Slept like a baby.  Took the guitar with the bad neck still attached to Emmaus and used it as an illustration that we are all in the process of becoming what God wants us to be, and sometimes that involves getting rid of something that's not working right, like a bad neck that will interfer with the music God wants to make in our lives.  Something like that.  You had to be there.

Friday and Saturday I worked on a new neck.  The guitar will be better for me having made a new neck.

I know I am.

Wednesday, September 9, 2009

How To Build a Better Guitar

It is not my habit to read books twice.  There are some that are deserving of a re-read, but there are so many books that I want to read the first time, and so many that I know I’ll never get to in my lifetime, that I generally can’t justify to the time it takes to read something twice.
However, a friend of mine, knowing my interest in guitar-building (he’s actually next in line on my waiting list) gave me a copy of Clapton’s Guitar: Watching Wayne Henderson Build the Perfect Instrument for my birthday.  He was hoping that I hadn’t read it yet, and was disappointed to find that I had.  Nevertheless, I was happy to have my own copy since I originally read a library copy two years ago.
The book was on the table the other day, and I picked it up and started browsing through it.  Before long I had read most of a chapter, and enjoyed it ever bit as much as I did before.  So, what the heck, I went to the Introduction and started reading from the beginning.  By the end of the week I was done, and glad for the opportunity to visit an old friend.
There was one episode in the book that I recalled having struck me the first time, and it still does.  The author, Allen St. John, recalls a conversation he had with T.J. Thompson, a world-class guitar builder and repairman.  They were talking about “magical” guitars—guitars in which everything works together perfectly to produce a transcendent sound and an instrument that plays effortlessly.  Guitars that are beyond merely great—they’re truly magical.  St. John asked Thompson what makes such a guitar.
“It’s a freak thing.  It’s a combination of, I guess, about six hundred things.  And it’s hard to say what’s more important than the other.  It’s the amalgam.”
“What would be number 1 and what would be 597?”
“I can probably answer that,” Thompson said.  “Number 1 is…” T.J. paused for eleven more seconds.  “Number 1 is the state of mind of the person building the guitar.  Actually, this could be 1 through 20.  When people ask me how to build a better guitar, I always think and sometimes say, ‘Be a better person.’  You can’t keep your personality out of the work.  It’s impossible.”
“If you’re rigid or you’re distorting reality it goes into the guitar.  And when you play it, it comes back out.  It’s disturbing,” he continued.  “I used to believe that but I never had any proof of it.  But I’ve played enough handmade guitars and then later met the maker.  Sure enough, it’s inseparable.”
I hope every builder gets a mulligan on their first few guitars while we’re learning the craft, otherwise I’m in trouble.
That’s striking, isn’t it?  Wood choice, body shape and size, bracing patterns—these are the things most identifiable as shaping the sound of a guitar, and they would probably be high on Thompson’s list—but apparently no higher than 21.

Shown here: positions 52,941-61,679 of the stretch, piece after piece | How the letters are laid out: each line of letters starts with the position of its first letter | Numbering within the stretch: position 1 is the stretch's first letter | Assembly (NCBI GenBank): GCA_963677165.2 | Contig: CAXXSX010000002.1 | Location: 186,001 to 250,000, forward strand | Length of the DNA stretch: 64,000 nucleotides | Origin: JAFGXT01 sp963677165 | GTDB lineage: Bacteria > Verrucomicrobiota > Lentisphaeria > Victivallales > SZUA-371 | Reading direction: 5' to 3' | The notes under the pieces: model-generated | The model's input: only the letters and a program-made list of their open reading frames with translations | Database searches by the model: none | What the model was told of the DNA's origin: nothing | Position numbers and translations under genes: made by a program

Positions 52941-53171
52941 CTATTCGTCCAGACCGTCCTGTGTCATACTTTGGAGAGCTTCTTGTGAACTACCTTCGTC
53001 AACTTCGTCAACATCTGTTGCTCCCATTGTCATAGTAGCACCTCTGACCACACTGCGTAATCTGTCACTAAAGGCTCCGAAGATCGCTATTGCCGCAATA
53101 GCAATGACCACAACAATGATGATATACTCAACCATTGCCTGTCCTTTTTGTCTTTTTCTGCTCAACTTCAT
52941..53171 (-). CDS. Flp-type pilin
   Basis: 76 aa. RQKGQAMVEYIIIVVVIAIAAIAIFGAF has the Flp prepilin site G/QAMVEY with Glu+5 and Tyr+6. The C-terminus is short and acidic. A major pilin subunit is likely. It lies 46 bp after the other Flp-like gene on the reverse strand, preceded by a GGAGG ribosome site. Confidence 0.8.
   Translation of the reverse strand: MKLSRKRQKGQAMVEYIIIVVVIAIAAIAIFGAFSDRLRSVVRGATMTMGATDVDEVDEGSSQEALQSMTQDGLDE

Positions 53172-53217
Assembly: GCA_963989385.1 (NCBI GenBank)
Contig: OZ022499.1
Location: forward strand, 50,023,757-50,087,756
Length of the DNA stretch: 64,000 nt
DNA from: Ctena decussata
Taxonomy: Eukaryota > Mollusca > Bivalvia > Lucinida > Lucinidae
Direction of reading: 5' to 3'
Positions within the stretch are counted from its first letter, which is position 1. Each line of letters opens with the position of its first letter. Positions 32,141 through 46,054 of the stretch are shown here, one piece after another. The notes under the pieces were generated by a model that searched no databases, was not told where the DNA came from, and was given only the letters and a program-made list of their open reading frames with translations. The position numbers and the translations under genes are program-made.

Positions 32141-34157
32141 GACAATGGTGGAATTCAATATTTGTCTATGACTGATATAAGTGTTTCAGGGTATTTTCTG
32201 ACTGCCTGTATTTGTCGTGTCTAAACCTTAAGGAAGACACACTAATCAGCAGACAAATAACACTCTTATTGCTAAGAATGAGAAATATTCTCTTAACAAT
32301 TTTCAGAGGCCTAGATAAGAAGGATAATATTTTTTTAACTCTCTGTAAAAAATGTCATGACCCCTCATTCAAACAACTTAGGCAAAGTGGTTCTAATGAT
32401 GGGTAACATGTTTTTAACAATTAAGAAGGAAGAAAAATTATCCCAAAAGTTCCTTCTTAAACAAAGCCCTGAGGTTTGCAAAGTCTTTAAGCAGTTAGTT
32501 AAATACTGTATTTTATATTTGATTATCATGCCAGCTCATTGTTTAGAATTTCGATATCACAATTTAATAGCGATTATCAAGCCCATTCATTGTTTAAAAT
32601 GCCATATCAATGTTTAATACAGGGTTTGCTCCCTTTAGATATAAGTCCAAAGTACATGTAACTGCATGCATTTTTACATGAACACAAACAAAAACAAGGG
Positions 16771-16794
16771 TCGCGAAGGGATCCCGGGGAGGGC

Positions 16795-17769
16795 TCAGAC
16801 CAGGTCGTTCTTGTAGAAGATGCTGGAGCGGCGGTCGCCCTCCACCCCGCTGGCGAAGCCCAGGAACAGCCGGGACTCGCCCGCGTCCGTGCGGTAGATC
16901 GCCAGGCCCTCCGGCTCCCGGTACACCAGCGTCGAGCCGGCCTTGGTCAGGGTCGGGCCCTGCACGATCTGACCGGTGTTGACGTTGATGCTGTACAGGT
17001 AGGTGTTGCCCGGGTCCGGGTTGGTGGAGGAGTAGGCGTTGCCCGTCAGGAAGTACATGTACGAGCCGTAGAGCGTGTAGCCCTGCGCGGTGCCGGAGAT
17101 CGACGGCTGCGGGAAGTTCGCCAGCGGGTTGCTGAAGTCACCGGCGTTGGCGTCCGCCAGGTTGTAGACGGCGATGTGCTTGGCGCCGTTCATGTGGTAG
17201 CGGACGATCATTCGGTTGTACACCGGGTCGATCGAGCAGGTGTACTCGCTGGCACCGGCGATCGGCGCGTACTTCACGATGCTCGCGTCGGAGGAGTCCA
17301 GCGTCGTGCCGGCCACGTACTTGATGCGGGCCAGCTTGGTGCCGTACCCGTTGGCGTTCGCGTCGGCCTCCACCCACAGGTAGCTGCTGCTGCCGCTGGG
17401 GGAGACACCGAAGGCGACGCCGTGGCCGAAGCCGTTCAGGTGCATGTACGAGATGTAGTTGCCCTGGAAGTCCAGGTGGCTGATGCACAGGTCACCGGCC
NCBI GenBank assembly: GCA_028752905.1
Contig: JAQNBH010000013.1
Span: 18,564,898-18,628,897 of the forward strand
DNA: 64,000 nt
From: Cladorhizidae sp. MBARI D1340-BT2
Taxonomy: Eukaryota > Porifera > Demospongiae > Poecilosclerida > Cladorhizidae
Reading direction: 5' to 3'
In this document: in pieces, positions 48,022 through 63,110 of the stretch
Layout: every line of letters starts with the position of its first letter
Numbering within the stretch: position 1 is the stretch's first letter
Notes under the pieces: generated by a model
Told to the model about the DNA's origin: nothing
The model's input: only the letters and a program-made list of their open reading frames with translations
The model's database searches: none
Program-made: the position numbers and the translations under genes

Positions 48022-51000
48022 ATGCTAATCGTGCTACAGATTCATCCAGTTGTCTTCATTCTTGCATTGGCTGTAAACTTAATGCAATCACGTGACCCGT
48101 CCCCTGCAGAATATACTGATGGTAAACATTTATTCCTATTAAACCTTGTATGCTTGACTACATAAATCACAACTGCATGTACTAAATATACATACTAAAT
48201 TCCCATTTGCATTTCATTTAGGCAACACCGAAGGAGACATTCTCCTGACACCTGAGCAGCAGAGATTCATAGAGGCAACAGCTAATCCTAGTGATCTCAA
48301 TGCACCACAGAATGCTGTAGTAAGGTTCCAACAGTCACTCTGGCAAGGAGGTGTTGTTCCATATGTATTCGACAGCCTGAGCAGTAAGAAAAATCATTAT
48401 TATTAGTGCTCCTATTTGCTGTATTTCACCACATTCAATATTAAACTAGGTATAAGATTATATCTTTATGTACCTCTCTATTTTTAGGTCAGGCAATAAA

Want to build a better guitar?  Be a better person.  It would be much easier if it were a technique for shaping the braces, but no; in St. John’s words, “You need to be a better man to build a better guitar.”
I don’t want to get too preachy or pedantic here—I think most of you are smart enough to see the implications and draw the proper lessons from this.
But I can’t help myself. 
Your work reflects your character.  There.  I’ll stop there.  Whether you’re a teacher, a bricklayer, a systems analyst, or a secretary, your work reflects your character.  If you paint, write poetry, landscape, or build guitars, what you produce reflects your character.  You fill in the blanks.
One final thing, again because I can’t help myself: take hope, because you are God’s workmanship.  His work reflects His character.  Sin cannot destroy that in you, it can only hide it.   But it’s still there.
So, on my best days when I’m allowing God to have freedom in my life, on those days if I happen to be working on a guitar, then I’m building something of the character of God into that instrument.
I don’t know how many of those days there actually are, but it makes me hopeful to think that there may be a little bit of the character of God coming out in the music of a guitar that I built.

Monday, September 7, 2009

Neck Heel Shaping

Shaping the neck heel--really, all aspects of shaping the neck--is one of the more satisfying aspects of guitar making. You're working with hand tools, and it's a very tactile experience. On a very basic level it's sculpting, and you do feel a bit like an artist.

The process starts with designing the shape of the heel cap. Since I have to cover part of the mortise plug, this heel cap is going to be a wider than normal, which means that it's also going to be a little taller to maintain proportions.

To ensure symmetry, I draw half of the heel cap off a center line. It's going to be about 1" high, and about 3/4" wide, so the drawing is 3/8" wide off the center line. I connect these two points in a pleasing curve, cut it out with a razor knife, and transfer that to the neck.

I really don't want the entire length of the heel to be 1" thick, so I'm going to give it more of a round sweep like you would commonly find on a classical guitar. I draw this on the side of the heel block and cut it out on the band saw.